Cops, Clinic to Meet Over Abort Protests
by Robert Polner and Dan Morrison
New York Newsday, June 4, 1998
A top mayoral aide has arranged for police officials to meet today with employees of a Brooklyn women's health clinic who charge that the local precinct is allowing antiabortion protesters to harass patients, a lawyer for the clinic said yesterday.
The meeting was set up by the office of Deputy Mayor Randy Mastro after the Ambulatory Surgery Center in Sunset Park threatened to publicize six hours of videotape that allegedly depicts protesters grabbing, taunting, and shoving pamphlets into the faces of female patients, clinic attorney Edward l,and said.
In February, the clinic lost a motion for an injunction to order police to set up a 20-foot buffer zone around the clinic. . . .
The clinic is appealing the denial of the preliminary injunction, which came in a lawsuit it filed at State Supreme Court in Brooklyn against several abortion opponents who protest outside the clinic. Those include Msgr. Philip Reilly, whose group, Helpers of God's Precious Infants, demonstrates daily outside the clinic. Bishop Thomas Daily of the Diocese of Brooklyn, who sometimes holds prayer vigils there, is also a defendant in the case.
Protesters have been a daily presence outside the clinic, which offers pediatric care, radiology, and other services in addition to abortions, since it opened five years ago, said [the] administrator. . . .
The crowds range from three or four people to 100 or more, [the administrator] said, particularly during Bishop Daily's vigils.
Kevin Kearney, attorney for the Diocese of Brooklyn, said most of the claims against Daily were dismissed in March.
Reilly's attorney, Kathleen O'Connell, called the charges of harassment "absolutely untrue," and termed the suit against Daily as "ludicrous."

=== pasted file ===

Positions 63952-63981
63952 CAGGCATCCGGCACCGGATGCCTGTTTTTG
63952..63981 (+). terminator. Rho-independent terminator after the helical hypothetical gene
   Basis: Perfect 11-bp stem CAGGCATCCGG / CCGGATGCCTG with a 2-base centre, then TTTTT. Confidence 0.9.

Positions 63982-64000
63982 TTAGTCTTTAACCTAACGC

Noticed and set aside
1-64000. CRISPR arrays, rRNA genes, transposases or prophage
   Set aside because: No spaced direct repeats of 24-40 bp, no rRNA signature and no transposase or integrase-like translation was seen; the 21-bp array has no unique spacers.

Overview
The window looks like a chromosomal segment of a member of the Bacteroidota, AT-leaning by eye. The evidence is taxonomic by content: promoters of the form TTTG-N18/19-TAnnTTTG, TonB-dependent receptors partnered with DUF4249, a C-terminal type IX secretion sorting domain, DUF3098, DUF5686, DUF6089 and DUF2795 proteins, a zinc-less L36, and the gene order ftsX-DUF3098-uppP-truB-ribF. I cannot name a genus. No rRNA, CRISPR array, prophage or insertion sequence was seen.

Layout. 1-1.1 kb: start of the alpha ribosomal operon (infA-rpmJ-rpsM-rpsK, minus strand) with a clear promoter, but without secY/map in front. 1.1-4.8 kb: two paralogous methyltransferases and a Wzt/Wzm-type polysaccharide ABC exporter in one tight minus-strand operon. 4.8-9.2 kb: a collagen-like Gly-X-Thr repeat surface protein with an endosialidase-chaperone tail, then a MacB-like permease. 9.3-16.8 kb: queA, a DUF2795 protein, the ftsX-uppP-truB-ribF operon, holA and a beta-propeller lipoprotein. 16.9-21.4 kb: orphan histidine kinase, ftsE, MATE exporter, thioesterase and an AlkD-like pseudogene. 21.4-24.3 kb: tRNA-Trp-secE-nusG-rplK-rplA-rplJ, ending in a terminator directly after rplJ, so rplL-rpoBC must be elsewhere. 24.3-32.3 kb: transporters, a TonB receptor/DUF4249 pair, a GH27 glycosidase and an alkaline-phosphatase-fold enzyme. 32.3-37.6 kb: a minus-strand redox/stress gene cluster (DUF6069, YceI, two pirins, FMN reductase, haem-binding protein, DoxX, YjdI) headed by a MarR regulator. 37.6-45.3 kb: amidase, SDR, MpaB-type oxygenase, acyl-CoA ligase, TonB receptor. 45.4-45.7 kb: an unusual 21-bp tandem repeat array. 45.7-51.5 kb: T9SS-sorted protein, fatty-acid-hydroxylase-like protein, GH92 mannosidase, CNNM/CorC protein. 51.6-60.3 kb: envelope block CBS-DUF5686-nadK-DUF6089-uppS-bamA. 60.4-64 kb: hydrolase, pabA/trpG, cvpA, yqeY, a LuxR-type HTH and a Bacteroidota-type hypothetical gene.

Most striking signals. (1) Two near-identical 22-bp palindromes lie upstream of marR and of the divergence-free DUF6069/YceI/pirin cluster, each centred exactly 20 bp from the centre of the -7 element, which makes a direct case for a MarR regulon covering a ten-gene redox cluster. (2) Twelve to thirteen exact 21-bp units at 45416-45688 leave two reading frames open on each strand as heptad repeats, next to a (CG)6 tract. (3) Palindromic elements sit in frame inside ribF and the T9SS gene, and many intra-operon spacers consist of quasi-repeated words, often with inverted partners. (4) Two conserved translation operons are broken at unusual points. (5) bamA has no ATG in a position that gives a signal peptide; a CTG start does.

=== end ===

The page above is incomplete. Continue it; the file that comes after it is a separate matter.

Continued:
"They do outreach," she said. "They do not violate any laws."
The meeting comes as Mayor Rudolph Giuliani, a Republican, is trying to gain national prominence as a moderate who backs abortion rights. City Hall was brought into the controversy after an abortion rights activist working on behalf of the clinic told a mayoral aide that the clinic had scheduled a news conference for Saturday.
"Randy Mastro received notification that the clinic was concerned about a lack of protection and immediately asked the police commissioner's office to respond to the situation," said Colleen Roche, spokeswoman for the mayor.
Deputy Insp. Michael Collins, a police spokesman, said officers have maintained a balance between the protesters' rights to free speech and the clinic's legal right to do business.
[The administrator] said Capt. Harry Wedin of the 72nd Precinct had ignored several letters of complaint. In August, [the administrator] said, Chief of Patrol Wilbur Chapman told [the administrator] and Wedin to "work it out."
In March, [the administrator] said, he offered to show Wedin a copy of the videotape before it was entered into evidence in the clinic's lawsuit against the protesters but was rebuffed.